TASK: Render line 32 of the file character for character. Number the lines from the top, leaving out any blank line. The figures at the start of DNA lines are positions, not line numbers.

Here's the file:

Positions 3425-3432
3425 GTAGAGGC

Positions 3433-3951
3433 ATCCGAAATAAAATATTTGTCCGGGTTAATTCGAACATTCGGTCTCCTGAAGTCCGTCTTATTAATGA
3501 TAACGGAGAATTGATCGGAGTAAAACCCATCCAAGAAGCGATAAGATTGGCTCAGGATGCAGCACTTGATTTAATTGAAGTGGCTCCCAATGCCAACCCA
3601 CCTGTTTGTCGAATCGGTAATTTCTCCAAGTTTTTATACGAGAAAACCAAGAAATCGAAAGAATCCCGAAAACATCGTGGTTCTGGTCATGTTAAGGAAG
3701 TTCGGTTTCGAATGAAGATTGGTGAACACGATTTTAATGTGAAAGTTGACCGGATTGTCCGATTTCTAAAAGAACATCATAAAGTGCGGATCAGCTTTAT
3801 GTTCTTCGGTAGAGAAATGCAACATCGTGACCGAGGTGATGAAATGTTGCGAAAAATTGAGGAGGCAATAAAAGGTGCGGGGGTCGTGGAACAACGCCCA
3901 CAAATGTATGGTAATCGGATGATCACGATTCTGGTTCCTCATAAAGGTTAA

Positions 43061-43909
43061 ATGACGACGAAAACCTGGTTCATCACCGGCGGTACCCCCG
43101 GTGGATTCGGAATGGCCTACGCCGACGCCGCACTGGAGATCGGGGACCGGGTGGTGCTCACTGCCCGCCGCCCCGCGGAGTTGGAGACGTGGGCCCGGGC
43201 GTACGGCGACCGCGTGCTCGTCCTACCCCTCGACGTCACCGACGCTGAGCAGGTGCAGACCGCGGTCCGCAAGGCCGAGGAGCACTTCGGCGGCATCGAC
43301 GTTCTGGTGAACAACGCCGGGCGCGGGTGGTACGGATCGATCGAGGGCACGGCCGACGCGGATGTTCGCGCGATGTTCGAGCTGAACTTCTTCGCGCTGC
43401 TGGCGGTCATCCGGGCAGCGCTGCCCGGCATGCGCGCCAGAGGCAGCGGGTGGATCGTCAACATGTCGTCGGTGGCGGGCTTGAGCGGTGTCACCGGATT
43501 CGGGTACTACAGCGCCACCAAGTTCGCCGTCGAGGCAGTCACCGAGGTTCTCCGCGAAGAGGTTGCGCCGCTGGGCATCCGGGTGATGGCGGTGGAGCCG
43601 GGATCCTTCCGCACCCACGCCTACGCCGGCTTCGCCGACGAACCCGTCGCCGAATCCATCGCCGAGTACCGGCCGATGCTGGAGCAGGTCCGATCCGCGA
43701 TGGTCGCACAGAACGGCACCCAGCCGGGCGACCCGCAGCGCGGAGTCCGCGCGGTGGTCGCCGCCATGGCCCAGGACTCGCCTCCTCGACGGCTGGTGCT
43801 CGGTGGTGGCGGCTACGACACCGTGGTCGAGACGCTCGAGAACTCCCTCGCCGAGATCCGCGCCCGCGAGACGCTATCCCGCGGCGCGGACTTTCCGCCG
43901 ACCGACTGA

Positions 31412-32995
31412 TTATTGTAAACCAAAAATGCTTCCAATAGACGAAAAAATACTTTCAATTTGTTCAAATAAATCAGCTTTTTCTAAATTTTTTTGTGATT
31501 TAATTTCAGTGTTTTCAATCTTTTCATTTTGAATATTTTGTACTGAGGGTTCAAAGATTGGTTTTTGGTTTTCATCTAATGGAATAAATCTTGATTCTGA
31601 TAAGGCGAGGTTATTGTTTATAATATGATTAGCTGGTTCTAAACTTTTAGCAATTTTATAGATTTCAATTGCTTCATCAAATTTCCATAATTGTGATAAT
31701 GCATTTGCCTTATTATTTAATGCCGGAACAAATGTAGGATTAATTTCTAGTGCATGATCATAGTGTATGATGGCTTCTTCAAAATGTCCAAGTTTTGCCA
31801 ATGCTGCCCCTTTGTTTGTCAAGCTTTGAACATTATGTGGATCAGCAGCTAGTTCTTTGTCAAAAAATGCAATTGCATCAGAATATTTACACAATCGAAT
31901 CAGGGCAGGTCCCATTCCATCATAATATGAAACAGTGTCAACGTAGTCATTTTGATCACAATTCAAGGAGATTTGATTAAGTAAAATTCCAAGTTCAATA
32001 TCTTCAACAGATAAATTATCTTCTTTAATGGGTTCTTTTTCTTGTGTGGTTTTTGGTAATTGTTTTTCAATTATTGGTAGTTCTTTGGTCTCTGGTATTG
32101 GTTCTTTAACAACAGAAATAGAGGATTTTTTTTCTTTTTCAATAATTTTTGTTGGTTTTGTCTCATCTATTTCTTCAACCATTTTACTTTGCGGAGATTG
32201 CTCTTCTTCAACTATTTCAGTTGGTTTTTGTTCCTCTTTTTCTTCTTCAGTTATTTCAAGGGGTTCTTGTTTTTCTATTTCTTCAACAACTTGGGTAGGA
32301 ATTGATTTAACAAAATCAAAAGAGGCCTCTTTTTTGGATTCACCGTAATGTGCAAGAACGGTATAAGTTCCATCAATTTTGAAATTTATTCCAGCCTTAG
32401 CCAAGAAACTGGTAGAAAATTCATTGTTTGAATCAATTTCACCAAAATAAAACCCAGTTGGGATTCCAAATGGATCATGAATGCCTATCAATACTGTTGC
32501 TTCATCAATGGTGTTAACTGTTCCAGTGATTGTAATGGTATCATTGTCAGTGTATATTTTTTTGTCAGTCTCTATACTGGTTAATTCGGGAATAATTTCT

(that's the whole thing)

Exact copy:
32401 CCAAGAAACTGGTAGAAAATTCATTGTTTGAATCAATTTCACCAAAATAAAACCCAGTTGGGATTCCAAATGGATCATGAATGCCTATCAATACTGTTGC